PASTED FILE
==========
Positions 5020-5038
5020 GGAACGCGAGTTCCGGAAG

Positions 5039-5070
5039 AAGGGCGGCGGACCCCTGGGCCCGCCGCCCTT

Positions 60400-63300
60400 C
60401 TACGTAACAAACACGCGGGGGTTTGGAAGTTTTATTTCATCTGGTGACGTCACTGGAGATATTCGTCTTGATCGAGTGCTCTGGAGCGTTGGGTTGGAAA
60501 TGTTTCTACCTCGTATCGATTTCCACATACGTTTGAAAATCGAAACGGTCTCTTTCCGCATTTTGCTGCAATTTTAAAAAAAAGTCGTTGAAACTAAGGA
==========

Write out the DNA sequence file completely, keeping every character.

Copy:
Positions 5020-5038
5020 GGAACGCGAGTTCCGGAAG

Positions 5039-5070
5039 AAGGGCGGCGGACCCCTGGGCCCGCCGCCCTT

Positions 60400-63300
60400 C
60401 TACGTAACAAACACGCGGGGGTTTGGAAGTTTTATTTCATCTGGTGACGTCACTGGAGATATTCGTCTTGATCGAGTGCTCTGGAGCGTTGGGTTGGAAA
60501 TGTTTCTACCTCGTATCGATTTCCACATACGTTTGAAAATCGAAACGGTCTCTTTCCGCATTTTGCTGCAATTTTAAAAAAAAGTCGTTGAAACTAAGGA